Joe Bell & the Stinging Blades' Gizzards & Livers | Record Review | Indy Week
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Joe Bell & the Stinging Blades' Gizzards & Livers 

(self-released)

Joe Bell & the Stinging Blades is a self-described bar band, its stock-in-trade a sound found on the far funky end where Southern rock crosses over to R&B. Call it a trick of the tracks, but Blades numbers that tend to pack the floors of clubs—groovers like "Let Me Hand It to You," "Wiggle," "Tastes Like Chicken"—are the ones that threaten to drag when you're listening in the living room. Much more successful here are those that take different routes, with unexpected left turns a specialty. "Beach Song" approximates gentle-breeze beach music as made by a blues-rock band with a healthy collection of Southern soul records. "The Lowdown Cave" uses a modified "Wipeout" riff to celebrate Chapel Hill's venerable, subterranean tavern while spotlighting three of the joint's essential components: live music, Mouse and PBR. And the charmingly eclectic closer "Every Chance You Can" puts gospelish vocals atop what sounds like a great lost Booker T. & the MGs tune before veering into polite-boy reggae, with the whole enterprise epoxied at the center by a Bell harmonica run.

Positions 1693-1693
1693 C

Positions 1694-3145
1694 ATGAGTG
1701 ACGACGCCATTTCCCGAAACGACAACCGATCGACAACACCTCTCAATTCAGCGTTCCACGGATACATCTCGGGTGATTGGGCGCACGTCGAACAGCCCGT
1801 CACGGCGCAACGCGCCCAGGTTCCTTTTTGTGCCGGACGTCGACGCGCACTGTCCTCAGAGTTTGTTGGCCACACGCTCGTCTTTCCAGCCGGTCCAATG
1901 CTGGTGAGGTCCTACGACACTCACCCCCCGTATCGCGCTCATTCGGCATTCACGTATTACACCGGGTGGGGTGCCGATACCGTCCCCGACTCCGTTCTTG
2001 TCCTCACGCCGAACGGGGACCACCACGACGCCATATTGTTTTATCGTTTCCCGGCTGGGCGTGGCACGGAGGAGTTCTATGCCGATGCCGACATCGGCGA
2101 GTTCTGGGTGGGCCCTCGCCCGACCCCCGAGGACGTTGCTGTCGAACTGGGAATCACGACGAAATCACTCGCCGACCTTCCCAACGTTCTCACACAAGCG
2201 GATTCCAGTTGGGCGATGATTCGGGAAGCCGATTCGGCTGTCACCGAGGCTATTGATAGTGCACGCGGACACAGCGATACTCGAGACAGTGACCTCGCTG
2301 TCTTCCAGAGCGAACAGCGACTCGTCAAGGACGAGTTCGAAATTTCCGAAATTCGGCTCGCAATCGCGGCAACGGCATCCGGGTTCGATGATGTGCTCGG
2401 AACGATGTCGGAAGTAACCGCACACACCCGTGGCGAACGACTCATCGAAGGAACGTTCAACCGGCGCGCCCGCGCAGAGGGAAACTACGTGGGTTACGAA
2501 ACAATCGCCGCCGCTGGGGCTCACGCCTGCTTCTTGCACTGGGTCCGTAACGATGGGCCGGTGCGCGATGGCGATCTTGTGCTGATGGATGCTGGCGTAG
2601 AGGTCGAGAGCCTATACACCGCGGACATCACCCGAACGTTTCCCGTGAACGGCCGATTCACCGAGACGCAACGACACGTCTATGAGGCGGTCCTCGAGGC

Occupying Gizzards & Livers' middle ground are three songs with a profound Little Feat influence: "Dog and Shake," "But It Wasn't Love" ("We had a lot of breakfasts together/ I don't remember any dinner dates at all" Bell offers about a relationship of convenience) and "Misspent Youth." That last cut, an album highlight, plays out like a tribute to Lowell George courtesy of firecrackers in pockets and Feat-style syncopation. It's the sound of a first-rate bar band heating it up down at the Spanish Moon—or, as it were, underground at The Cave.

Joe Bell & the Stinging Blades plays the Broad Street Cafe Saturday, Dec. 6, at 10 p.m. No cover charge.

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